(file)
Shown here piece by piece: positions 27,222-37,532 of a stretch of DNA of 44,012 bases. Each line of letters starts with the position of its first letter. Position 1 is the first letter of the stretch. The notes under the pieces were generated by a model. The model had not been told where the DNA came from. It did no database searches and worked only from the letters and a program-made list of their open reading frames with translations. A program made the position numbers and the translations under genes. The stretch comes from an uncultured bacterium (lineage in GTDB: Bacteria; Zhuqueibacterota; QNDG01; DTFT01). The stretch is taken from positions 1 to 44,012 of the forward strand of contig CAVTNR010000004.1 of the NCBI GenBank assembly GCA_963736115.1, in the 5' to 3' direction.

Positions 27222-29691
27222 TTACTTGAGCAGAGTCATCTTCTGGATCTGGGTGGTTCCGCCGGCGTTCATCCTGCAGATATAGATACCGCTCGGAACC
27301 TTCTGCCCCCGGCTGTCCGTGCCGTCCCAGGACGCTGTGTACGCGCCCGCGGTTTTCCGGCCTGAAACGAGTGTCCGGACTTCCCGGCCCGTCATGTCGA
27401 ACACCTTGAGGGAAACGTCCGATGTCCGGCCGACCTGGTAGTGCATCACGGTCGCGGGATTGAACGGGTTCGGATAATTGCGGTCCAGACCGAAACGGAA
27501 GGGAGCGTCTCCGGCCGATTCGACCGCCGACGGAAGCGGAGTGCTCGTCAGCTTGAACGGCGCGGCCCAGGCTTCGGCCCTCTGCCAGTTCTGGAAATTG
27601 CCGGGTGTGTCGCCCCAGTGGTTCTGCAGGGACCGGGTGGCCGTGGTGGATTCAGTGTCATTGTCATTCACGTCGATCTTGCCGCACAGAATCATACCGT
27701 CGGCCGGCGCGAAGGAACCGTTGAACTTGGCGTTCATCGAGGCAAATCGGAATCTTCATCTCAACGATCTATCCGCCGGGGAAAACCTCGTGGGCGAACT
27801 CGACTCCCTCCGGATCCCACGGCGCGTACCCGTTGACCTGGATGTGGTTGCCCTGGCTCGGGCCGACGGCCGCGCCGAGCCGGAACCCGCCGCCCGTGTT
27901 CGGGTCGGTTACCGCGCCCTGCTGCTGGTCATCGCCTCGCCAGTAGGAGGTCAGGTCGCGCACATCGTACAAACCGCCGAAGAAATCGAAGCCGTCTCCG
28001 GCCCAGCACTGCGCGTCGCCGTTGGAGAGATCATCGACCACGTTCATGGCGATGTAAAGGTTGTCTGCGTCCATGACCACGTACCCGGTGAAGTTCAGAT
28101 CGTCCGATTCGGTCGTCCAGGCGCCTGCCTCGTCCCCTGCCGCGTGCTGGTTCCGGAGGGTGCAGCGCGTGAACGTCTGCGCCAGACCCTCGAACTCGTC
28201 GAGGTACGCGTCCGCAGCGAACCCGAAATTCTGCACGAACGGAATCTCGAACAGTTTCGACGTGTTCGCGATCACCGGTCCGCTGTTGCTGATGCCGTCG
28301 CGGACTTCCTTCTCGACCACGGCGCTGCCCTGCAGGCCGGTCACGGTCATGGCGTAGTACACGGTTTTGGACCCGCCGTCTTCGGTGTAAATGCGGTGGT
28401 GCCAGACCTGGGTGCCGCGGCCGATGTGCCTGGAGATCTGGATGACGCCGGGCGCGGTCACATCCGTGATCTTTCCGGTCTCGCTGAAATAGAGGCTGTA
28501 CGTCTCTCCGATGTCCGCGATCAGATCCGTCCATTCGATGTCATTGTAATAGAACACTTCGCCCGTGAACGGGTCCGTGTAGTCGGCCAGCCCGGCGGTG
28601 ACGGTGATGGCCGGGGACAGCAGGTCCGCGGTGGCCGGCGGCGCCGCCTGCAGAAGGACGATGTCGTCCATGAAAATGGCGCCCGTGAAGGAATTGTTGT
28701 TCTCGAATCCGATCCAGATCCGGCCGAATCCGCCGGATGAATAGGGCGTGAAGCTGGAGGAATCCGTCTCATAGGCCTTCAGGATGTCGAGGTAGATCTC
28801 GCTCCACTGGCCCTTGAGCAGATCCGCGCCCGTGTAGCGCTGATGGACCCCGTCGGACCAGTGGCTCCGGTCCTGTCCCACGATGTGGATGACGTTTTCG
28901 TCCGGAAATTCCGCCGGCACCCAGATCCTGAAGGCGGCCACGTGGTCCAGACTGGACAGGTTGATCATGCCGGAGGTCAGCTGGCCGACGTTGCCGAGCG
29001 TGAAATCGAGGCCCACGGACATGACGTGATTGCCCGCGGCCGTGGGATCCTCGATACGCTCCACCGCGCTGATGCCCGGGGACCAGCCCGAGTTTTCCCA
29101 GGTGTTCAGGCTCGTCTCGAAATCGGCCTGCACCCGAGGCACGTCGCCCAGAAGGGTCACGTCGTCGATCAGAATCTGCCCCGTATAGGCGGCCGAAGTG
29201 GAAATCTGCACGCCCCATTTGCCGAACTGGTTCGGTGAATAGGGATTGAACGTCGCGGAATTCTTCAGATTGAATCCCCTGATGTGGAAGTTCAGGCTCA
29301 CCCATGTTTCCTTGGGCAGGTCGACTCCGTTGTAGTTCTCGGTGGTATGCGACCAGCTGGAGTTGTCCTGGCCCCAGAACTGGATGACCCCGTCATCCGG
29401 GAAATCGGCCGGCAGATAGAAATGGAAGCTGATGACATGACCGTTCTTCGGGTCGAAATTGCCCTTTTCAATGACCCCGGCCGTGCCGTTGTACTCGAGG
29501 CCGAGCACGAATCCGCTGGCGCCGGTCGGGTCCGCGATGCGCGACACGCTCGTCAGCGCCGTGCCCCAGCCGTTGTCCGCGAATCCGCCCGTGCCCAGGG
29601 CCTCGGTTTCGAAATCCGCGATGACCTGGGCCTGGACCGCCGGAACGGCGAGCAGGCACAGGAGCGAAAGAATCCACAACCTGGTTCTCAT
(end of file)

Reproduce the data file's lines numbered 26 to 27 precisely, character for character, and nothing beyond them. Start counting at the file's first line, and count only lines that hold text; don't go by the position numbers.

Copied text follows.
29501 CCGAGCACGAATCCGCTGGCGCCGGTCGGGTCCGCGATGCGCGACACGCTCGTCAGCGCCGTGCCCCAGCCGTTGTCCGCGAATCCGCCCGTGCCCAGGG
29601 CCTCGGTTTCGAAATCCGCGATGACCTGGGCCTGGACCGCCGGAACGGCGAGCAGGCACAGGAGCGAAAGAATCCACAACCTGGTTCTCAT